From “The Horror of the Heights” came the Smoke Monster, whose “serpent-like coil came from behind and caught me round the waist, dragging me out of the fuselage.”
Also from that story came the unusual deflection of the magnetic compass.
From “The Curse of Lady Sannox” came the phony Muslim I believe Saïd to have been.
From that same story, the brilliant and philandering surgeon induced to operate under false pretenses.
Finally from that story, the credulity of persons regarding the alleged properties of mysterious poisons and infections.
“The Brazilian Cat” was among your sources for the theme of usurpation of inheritance or succession.
From that same story came “the acclimatization of foreign creatures”. You doubly reversed this from the black cat to the polar bears, and the acclimatization going from Brazil to England to going from the polar region to the tropics, but the escape from the deadly animal remained the theme.
Maybe even the struggle with a windlass was an intended allusion to “The Brazilian Cat”.
The title says all as to the relationship between Lost and “The Man With the Watches”.
From “The Black Doctor” came the idea of doubling for a dead person. There is therefore no need to invoke Seconds, Suture, Dept. S, or other sources for anything more than possible refinements of the theme. So the entire “DS” course of allusions was apparently inserted as clues to a basic element you'd already decided to base Lost on.
The name Dr. Aloysius Lana from that story may have been alluded to by those of Ilana and Ana-Lucia.
Bad things in dreams are too common a literary trope to connect Lost to “The Leather Funnel”. Likewise being trapped underground and “The New Catacomb” or for that matter “The Terror of Blue John Gap”, the latter of which seems more a precursor to Bubba Ho-Tep. If you say these connections were intended, fine, but in that case I don't think I should lose points for doubting they were, unless I'm missing details that would draw them closer.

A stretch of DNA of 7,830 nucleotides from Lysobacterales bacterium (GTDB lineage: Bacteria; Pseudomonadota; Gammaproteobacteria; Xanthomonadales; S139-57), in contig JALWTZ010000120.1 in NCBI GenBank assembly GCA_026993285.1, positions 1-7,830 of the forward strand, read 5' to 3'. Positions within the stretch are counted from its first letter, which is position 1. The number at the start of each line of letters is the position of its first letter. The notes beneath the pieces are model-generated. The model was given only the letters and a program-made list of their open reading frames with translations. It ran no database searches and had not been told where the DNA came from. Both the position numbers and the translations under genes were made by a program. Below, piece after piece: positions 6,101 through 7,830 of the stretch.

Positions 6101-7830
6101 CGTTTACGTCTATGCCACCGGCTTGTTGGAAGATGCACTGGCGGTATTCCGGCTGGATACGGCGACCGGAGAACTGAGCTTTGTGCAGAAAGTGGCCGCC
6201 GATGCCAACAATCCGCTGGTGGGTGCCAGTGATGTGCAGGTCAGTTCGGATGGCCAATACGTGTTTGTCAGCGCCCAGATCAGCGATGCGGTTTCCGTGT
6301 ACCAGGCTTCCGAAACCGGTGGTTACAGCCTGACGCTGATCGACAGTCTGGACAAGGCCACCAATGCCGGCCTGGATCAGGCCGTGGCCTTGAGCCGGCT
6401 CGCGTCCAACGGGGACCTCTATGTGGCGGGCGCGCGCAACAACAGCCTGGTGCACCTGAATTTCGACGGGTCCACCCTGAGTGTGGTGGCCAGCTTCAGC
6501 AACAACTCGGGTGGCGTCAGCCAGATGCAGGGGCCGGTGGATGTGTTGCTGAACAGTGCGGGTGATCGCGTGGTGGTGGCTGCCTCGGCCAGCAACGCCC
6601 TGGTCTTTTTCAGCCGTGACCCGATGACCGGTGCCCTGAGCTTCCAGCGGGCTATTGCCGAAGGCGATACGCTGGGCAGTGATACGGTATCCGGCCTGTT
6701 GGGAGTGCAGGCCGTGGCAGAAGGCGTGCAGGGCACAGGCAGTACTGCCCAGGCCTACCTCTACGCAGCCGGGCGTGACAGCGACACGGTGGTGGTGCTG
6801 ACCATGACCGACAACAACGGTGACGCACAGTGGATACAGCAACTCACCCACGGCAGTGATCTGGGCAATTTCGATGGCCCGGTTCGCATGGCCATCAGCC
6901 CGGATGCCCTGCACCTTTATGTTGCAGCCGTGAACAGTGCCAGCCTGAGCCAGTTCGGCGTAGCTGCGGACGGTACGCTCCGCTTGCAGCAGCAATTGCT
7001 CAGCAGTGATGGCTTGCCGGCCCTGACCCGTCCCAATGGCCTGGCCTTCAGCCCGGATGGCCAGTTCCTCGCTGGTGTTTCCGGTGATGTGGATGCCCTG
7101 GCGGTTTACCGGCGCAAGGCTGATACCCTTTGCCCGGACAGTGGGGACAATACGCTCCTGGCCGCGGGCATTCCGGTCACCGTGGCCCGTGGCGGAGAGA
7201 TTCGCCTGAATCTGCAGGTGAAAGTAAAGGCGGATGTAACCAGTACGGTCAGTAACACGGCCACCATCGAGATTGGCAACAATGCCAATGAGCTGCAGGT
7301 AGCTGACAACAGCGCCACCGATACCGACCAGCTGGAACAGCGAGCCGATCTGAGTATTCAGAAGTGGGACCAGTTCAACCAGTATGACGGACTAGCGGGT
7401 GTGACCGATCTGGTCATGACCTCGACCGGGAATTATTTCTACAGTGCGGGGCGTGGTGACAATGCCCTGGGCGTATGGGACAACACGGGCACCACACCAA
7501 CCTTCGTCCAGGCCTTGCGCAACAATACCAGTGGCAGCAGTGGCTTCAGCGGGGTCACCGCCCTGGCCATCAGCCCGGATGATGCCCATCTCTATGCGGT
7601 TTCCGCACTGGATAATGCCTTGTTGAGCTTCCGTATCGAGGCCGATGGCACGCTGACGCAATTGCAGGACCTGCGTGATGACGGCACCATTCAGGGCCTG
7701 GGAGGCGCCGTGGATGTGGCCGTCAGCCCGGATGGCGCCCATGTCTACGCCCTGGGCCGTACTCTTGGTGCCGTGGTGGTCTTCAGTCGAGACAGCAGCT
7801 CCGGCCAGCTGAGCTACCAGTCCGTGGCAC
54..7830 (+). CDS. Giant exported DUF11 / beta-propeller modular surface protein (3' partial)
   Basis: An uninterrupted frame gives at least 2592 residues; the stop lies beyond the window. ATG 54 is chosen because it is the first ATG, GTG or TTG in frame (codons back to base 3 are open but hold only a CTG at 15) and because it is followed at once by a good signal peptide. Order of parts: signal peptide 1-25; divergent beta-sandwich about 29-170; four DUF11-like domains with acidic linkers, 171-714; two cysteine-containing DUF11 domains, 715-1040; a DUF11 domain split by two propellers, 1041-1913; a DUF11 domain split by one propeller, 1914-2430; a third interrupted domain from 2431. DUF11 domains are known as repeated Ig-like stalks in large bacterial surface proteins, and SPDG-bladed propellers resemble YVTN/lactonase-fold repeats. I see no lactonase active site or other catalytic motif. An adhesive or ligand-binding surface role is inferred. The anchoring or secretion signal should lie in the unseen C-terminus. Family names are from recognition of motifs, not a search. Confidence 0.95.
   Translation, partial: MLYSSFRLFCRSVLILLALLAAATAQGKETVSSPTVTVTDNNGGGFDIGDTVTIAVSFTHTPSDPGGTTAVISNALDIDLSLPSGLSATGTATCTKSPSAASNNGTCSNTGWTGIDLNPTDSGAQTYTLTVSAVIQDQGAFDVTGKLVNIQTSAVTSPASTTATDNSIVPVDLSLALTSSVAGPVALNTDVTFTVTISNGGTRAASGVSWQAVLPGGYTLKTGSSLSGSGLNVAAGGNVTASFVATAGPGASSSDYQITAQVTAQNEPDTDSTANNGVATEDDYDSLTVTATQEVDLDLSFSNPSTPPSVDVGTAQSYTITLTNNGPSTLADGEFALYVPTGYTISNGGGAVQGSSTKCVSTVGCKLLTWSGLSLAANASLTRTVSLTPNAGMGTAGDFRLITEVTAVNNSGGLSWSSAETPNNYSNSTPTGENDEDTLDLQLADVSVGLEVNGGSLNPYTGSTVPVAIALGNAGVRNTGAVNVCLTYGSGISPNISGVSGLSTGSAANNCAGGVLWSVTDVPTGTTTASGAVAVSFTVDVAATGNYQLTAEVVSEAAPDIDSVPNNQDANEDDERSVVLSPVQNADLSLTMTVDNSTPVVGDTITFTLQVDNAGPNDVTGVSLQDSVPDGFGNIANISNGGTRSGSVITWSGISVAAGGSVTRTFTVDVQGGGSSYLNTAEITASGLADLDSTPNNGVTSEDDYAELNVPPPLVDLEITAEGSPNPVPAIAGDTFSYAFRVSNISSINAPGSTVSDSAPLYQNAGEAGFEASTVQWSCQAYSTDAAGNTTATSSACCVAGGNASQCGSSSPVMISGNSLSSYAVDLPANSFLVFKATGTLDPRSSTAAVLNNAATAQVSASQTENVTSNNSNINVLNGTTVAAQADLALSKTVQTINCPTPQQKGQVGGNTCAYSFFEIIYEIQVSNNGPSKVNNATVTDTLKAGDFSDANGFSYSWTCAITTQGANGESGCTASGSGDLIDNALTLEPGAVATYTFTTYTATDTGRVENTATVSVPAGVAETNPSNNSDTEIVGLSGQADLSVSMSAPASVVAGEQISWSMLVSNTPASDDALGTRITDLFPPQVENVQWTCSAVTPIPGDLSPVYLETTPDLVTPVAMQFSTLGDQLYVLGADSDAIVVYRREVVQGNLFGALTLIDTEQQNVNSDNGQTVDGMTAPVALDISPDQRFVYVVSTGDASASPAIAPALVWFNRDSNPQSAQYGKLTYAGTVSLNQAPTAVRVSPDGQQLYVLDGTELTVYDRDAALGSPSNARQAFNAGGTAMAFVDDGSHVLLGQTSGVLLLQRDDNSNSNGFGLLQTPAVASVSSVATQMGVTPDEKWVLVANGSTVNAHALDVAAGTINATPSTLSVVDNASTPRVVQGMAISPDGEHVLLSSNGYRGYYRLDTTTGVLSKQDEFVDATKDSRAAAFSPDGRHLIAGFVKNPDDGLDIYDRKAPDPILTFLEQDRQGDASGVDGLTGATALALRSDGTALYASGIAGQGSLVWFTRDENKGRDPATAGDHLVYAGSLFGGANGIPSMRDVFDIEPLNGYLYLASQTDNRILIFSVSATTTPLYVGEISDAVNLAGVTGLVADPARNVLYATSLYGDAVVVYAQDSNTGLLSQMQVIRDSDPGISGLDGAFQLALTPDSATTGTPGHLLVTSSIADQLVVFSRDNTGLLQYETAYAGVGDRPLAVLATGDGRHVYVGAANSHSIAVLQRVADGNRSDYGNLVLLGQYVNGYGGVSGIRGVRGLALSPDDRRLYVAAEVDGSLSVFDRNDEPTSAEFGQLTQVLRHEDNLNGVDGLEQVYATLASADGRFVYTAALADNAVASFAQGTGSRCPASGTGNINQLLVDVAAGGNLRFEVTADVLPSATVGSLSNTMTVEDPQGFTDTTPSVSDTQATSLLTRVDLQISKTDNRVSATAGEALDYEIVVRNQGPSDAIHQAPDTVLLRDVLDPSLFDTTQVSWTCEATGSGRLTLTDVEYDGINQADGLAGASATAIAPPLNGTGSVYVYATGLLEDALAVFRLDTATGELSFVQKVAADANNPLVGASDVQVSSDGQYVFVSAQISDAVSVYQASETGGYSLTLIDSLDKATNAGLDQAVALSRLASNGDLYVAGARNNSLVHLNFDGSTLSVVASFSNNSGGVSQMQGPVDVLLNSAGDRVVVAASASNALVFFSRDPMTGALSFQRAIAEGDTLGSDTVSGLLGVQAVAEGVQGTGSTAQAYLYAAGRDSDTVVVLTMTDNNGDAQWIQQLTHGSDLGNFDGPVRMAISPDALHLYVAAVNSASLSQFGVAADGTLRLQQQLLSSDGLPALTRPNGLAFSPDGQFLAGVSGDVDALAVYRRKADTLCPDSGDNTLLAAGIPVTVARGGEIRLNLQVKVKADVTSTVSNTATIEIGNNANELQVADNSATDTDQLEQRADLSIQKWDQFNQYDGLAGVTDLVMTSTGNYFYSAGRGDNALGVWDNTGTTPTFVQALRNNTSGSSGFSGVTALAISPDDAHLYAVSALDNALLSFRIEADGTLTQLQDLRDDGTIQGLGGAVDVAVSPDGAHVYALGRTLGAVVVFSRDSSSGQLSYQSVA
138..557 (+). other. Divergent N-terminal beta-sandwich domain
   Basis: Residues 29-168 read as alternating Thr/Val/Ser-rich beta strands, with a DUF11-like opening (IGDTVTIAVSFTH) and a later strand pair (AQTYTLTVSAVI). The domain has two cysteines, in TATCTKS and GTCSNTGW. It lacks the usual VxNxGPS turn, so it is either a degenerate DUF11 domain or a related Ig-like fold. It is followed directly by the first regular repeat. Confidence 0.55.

So what do we have now for the plot of Lost in brief? One way of putting it is as if characters from “The Lost Special” and The Seconds came together for what they thought was their mutual benefit. Some people had a Big Secret. To keep it, they plotted to kill those who held it and replace them with doubles. The evidence is strong that some, but not all, of the doubles were brainwashed using a technology that we saw some versions of in use on the show. However, some of the originals who were to have been killed got wind of that plot and avoided getting on the airliner that wound up being put in the deepest part of the ocean, where it was believed nobody would find it. These originals then made it to Bioko, where the doubles had been staging. “Why would they try to infiltrate us? [When we're trying to infiltrate them?]” (As in one of your Pop's favorite movies, The Conversation.) Hijinks ensued as each tried to pick out the real from the phony. At least some of them were familiar with “The Lost Special” and were following the path of M. Lernac toward Gain[e]sville by collecting “soil samples”, i.e. blackmail, for at least their survival, if not big bucks.
I still haven't reviewed season 6, because research on Lost's predecessors has been more interesting. I've turned up the Roc Noir which has been mentioned in connection with an element of the Priory of Sion hoax. But as to season 7, we know all of Lost was seasons of zombies: the “dead” brought to life in service of someone else.